Gov. Ned Lamont wants you to know how awesome Connecticut is doing, thanks to him. His re-election campaign released its first ad this week, titled “Have it All,” and it’s a feel-good mix of half-truths and empty platitudes. You know, the usual re-election stuff.
Lamont tells us that “for years, politicians couldn’t … balance the budget without raising taxes.” Thankfully, though, he came along: “As a businessman, I knew we could prove them wrong. We turned a massive budget deficit into a 3-billion dollar surplus.”
That sounds great. Wow! Nice job all around. And it’s true that the state is enjoying its first big budget surpluses since before the Great Recession pulled the rug out from under us back during the Rell administration. It’s a nice break from the fiscal doom and gloom of the Malloy years. How much of it is because of Ned Lamont and his business skills, though?
That’s really hard to answer, but my gut suggests that it’s not a lot. Governors and presidents get the blame when the economy goes bad, and the praise when the economy is good. But government economic policy is often at the mercy of big, global forces outside its control. Were the budget deficits of the 2010s the fault of Dan Malloy, or were they the fault of increasing globalization, the incredible damage done by the 2008 crash, a cultural preference for big cities over suburbs, small cities, and rural areas, and Connecticut’s higher cost of living?
The same is true now. Lamont gets to take the credit for the state enjoying these surpluses, and he deserves some of it. He’s been pretty good at keeping business here and selling the state, but the increase in revenue had a lot more to do with the pandemic shifting people out of big cities, the resultant hot real estate market here, and a big, fat check from the feds. There’s even a line of thinking that Malloy deserves some of the credit, too, because a lot of the fiscal policies he set up are finally paying off.
Lamont’s claim that he balanced the budget without tax increases is also a little fishy. Yes, this year’s budget is pretty good, and we’ve got so much cash that we’re able to provide a gas tax holiday and make public transit free until June. Nice. But Mark Pazniokas and Keith Phaneuf over at the Mirror broke down a few of the increased fees and tax cut cancellations that were in his first budget. Lamont’s first year in office was also dominated by his plan to raise funds through tolling the highways. That didn’t come to pass, but it wasn’t for lack of trying on the governor’s part.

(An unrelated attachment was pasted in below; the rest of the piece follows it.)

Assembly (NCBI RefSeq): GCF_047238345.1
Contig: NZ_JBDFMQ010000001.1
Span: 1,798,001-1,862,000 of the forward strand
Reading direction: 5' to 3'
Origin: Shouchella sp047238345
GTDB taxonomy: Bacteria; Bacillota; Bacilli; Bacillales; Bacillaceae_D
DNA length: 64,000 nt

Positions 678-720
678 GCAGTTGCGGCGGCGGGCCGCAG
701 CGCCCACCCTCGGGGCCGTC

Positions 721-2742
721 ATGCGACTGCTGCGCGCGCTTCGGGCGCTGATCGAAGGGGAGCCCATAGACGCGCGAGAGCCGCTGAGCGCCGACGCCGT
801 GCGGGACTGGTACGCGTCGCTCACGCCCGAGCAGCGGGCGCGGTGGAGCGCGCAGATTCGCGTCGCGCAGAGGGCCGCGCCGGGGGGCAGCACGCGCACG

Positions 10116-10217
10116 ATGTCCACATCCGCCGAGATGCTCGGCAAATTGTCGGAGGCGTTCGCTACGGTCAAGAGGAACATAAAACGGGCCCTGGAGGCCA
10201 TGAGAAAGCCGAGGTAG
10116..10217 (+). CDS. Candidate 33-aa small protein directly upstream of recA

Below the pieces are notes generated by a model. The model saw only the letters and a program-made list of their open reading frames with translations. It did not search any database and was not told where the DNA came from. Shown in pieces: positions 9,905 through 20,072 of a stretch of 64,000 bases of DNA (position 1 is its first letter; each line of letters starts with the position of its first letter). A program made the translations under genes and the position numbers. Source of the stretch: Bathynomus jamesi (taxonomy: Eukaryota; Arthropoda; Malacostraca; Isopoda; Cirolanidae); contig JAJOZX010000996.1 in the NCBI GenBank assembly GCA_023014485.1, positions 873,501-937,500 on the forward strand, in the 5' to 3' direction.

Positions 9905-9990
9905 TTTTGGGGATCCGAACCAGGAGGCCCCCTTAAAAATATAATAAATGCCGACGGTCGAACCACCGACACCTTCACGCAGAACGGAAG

What surprised me about this ad, in addition to the fact that it seems a tad defensive behind all the sunshine, is that it didn’t mention the pandemic at all. This was a pure fiscal responsibility ad. That’s interesting, because it does suggest that the people running Lamont’s campaign think voters are going to care a lot more about bread and butter economic issues than how well Lamont handled COVID-19.
And yet, Lamont might not even be running if his calm, professional, and more-or-less successful handling of the pandemic hadn’t rehabilitated his image. His numbers were so low in early 2020 that they could only be found by mole people.
So that’s Lamont. What are Republicans doing?
Likely GOP nominee and 2018 runner-up Bob Stefanowski has been releasing ads with titles like “Fantastic Listener,” in which several women, including Bob’s wife, Amy Stefanowski, tell us what a great listener the guy is, and “Trust,” in which he repeats his pledge to audit every agency, a brand new thought that definitely doesn’t have an independent agency that can trace its roots back to 1662 dedicated to just that. Good idea, Bob.
However, things are getting nastier outside the warm, fuzzy confines of the actual campaigns. “CT Truth PAC,” a well-funded conservative group, put up an ad attacking the governor for some of the scandals in his administration, and Democrats responded by reminding us that Stefanowski was CEO of a gross payday loan company.
That’s foreshadowing if ever I saw it.